Turn Your Corporate Culture into Community Culture

  • Posted on: 17 November 2014
  • By: LMP
Jimmy Johns employees having fun making sandwiches

Corporate Culture. Its become a well-known phrase in the business community. Business community. Its become a well-known phrase in the publishing industry. We are always turning catchphrases, but why don't we try turning the catchphrase into something meaningful. Turn corporate culture into community culture.

Community culture simply means that you encourage a sense of community and belonging, a place where everyone wants to help one another to succeed and reach their goals. People typically spend 8-10 hours at their job or career nearly every day for a large chunk of their lifetime. Work, thus, is a major part of life. It shouldn't be dreaded so much by so many. It should be a pleasant experience most of the time. If it isn't, people won't be as happy in life, which is about 1/3 or more made up of their job. Think about that for a while.

The way to turn that attitude of despair into motivation is to build a community out of your corporate culture. People should want to wake up and rush to work in the morning (or whatever shift they work). This is the purest way to motivate employees and create invested members of a real team. This works even with large enterprises with thousands of employees.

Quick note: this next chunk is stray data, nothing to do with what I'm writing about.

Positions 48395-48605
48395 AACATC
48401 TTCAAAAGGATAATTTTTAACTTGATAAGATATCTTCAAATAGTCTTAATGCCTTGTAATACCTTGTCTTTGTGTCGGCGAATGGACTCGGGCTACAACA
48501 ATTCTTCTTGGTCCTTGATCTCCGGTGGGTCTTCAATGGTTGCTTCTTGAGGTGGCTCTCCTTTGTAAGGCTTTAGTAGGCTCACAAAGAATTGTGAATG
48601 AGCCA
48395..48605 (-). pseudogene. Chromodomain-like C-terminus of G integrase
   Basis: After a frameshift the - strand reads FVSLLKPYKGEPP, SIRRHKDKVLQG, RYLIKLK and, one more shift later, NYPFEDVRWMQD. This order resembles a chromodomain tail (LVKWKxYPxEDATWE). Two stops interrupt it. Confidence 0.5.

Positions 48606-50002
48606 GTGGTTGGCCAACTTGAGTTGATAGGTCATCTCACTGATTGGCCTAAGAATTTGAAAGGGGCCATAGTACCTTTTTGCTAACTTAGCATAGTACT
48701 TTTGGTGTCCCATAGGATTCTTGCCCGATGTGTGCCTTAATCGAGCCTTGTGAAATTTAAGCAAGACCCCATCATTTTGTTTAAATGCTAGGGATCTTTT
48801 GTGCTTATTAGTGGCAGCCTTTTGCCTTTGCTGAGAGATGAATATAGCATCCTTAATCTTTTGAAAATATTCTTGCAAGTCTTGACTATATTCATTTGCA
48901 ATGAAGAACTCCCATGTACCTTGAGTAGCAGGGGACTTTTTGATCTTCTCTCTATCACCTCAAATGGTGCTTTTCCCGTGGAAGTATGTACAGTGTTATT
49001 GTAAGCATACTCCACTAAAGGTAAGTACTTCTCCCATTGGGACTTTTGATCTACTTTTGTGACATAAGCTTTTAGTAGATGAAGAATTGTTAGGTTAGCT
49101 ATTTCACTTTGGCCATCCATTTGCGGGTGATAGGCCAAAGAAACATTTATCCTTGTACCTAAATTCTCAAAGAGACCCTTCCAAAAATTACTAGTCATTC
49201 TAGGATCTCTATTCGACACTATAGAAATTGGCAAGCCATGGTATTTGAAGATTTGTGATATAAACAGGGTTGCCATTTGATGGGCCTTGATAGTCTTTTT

How? Here are a few ways:

1. Encourage teams to get to know each other through various team building exercises
2. Hold weekly meetings, seminars or create a department to specifically deal with employee questions and training
3. Value new ideas, even from new hires, and be open to new ways of working
4. Collaborate always. Don't divide everyone up so rigidly. Even though personnel work in different departments or disciplines, all have to be invested in the same cause so everyone has much to offer each other.
5. Forge community principles into your business model and practices whenever possible to ensure advocacy from invested members and new customers. Remember that people talk.

Photo Credit: Jimmy Johns LLC, Creative Commons, WikiMedia.

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